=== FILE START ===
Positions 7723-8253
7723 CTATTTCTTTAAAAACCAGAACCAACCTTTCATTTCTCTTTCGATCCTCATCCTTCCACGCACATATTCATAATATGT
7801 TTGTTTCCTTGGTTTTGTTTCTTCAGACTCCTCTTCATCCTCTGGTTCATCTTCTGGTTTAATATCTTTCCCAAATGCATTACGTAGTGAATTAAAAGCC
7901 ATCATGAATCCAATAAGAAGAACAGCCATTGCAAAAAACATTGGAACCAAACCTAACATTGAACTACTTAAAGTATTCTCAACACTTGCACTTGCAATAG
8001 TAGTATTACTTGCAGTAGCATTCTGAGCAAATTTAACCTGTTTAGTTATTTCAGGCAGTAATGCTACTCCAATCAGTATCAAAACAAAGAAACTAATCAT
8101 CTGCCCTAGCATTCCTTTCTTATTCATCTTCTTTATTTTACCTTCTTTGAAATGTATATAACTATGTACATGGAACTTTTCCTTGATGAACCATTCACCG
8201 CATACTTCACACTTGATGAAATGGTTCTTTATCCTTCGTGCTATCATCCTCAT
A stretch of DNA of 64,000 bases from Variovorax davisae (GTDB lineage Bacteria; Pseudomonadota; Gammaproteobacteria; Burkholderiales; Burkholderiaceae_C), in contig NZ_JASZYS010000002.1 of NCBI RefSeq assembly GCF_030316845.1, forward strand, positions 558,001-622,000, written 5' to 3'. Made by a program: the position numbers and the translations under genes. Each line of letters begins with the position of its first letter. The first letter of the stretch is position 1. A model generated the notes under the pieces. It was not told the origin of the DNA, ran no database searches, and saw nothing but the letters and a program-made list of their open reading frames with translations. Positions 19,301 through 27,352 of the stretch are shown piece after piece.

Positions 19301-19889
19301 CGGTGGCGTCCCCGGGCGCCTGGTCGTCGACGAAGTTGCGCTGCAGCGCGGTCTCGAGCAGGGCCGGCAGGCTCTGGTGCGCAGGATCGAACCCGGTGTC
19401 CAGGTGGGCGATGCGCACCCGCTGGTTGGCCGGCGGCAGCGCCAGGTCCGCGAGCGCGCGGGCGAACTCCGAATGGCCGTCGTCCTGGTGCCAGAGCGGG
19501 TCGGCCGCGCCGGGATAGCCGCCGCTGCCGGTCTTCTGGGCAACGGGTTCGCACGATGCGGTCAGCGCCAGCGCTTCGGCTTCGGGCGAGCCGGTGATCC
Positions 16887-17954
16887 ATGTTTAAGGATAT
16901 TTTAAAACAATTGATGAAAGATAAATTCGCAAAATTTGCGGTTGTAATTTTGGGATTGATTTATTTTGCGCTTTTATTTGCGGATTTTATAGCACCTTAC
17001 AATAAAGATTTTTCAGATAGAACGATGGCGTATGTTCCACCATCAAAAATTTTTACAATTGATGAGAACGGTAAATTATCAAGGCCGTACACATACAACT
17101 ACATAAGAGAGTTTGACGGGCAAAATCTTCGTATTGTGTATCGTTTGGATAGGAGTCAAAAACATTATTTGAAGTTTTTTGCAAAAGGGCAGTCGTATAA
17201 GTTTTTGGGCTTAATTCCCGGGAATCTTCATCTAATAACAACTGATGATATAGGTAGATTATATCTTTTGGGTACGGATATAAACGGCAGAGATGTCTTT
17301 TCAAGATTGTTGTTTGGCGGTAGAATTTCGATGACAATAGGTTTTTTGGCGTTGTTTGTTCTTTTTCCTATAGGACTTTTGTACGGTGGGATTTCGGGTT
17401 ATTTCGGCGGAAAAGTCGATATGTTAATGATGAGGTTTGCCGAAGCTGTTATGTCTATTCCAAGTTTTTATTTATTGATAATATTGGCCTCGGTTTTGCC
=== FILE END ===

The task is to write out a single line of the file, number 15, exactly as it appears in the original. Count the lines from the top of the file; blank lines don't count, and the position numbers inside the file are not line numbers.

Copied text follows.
16901 TTTAAAACAATTGATGAAAGATAAATTCGCAAAATTTGCGGTTGTAATTTTGGGATTGATTTATTTTGCGCTTTTATTTGCGGATTTTATAGCACCTTAC